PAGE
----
Buying a house in the Netherlands


How should I start when I’m ready to buy a house?
The first thing to do is figure out how much you can borrow. Knowing the maximum home price allows you to be certain that you can actually buy the property. You can estimate how much you can afford here or you can contact us to learn exactly what you can borrow – free of charge, of course.


How can I find a house in the Netherlands?
Most houses for sale are listed on Funda.nl, which is available in English as well as Dutch. Other good sites to check are VBO.nl or Jaap.nl. If you find a property you’re interested in seeing, you can call or email the estate broker to make an appointment. Quite often, especially in the big cities, they have “walk-in hours,” which are times when you can drop by to see the property without an appointment.


What’s the difference between buying a house and buying an apartment?
There is a slight difference between buying a house and buying an apartment in the Netherlands. Buying a house makes you the sole owner of the building and the ground. When you buy an apartment, you buy a share in the ownership of the building and the ground, also known as an apartment right. This gives you the exclusive right to live there.

In some cities, especially in Amsterdam, ground can come as a “ground lease” (erfpacht). This doesn’t give you ownership of the ground, but it gives you the right to use it. For a ground lease, you’ll pay an annual fee or pay the fee in advance for many years.


What is the Dutch housing market like?
The Dutch housing market is rapidly recovering from the crisis. Prices are approaching pre-crisis levels or even exceeding them, especially in the regions around Amsterdam, Utrecht and The Hague. That’s why some properties sell without ever even making it to a housing website. And if you manage to see the house and are invited to make a bid, your bid could be one of many, which boosts the price. In popular regions, you should consider the asking price to be the starting price.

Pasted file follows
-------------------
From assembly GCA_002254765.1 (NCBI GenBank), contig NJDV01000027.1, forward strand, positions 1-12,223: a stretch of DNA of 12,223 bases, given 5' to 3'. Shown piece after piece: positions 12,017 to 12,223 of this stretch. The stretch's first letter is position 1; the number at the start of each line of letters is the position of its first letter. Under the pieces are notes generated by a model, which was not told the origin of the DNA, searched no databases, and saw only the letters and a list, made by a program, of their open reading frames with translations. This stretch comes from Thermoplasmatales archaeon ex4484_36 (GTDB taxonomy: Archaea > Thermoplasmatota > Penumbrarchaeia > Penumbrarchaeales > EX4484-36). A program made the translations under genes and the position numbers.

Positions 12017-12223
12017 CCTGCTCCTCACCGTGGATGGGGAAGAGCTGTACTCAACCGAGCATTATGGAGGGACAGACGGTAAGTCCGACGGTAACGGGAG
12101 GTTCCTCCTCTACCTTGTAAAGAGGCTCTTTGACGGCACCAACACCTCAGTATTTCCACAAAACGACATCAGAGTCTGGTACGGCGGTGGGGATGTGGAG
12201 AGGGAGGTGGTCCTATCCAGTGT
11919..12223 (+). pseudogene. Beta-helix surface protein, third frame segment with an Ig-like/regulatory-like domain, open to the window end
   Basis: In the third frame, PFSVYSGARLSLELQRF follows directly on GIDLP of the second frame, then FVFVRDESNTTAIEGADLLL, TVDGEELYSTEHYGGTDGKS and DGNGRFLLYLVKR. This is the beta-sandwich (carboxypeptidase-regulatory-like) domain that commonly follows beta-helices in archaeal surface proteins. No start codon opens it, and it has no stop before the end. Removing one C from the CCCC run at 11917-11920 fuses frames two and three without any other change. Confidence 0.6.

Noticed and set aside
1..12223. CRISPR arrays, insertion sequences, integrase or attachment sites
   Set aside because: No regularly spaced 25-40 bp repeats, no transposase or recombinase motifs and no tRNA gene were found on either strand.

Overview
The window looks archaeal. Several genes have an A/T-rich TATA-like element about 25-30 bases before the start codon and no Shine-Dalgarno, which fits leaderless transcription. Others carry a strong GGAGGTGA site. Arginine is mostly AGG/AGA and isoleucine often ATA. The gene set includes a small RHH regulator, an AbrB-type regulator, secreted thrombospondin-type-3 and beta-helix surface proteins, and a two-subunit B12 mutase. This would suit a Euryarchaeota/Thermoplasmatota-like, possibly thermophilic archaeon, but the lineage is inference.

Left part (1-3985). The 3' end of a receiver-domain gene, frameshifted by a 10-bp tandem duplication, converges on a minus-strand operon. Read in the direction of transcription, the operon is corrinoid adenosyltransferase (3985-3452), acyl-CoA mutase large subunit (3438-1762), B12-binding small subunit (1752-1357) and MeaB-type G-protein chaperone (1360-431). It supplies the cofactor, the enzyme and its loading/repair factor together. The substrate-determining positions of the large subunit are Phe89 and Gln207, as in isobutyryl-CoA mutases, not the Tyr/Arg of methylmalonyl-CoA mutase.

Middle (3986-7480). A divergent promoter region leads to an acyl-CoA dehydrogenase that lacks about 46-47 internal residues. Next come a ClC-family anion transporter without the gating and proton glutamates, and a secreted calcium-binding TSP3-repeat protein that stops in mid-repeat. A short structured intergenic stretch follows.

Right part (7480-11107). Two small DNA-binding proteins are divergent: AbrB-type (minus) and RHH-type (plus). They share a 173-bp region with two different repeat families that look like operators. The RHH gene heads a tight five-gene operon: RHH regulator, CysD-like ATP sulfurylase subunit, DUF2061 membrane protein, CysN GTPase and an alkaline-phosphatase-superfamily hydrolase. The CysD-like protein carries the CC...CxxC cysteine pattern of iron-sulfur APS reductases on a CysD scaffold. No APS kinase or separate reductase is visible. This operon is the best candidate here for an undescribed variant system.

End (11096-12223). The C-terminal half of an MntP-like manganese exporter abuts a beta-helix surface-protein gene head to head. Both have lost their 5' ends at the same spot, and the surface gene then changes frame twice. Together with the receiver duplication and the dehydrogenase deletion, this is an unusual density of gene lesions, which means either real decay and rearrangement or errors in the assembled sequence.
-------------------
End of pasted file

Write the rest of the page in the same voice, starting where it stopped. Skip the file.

Calculate your maximum mortgage here


Should I work with a real estate agent?
Many buyers successfully purchase a home without the help of a real estate agent; however, if you’re house hunting in an area where homes are selling fast, it could benefit you to hire professional help.

Real estate agents are the first to know what’s coming to the market – even before it’s listed on Funda – and can easily reach out to their colleagues to negotiate for you. In most cases, you’ll pay either a fixed fee or a percentage of the home price to work with a real estate agent. But paying the extra money could be well worth your while to get a home you love. If you’re interested in working with a real estate agent, please contact us so we can connect you with a professional.


How does the bidding process work?
Once you place a bid, the seller will usually negotiate exclusively with you – though this is not a guarantee. The seller will start accepting other bids again if your bid is declined.

However, if there are many interested buyers, the seller may allow bidding by “tender,” which means that many buyers can present their bids at one time. If that happens, the seller will pick what they feel is the best offer, which isn’t always the highest one.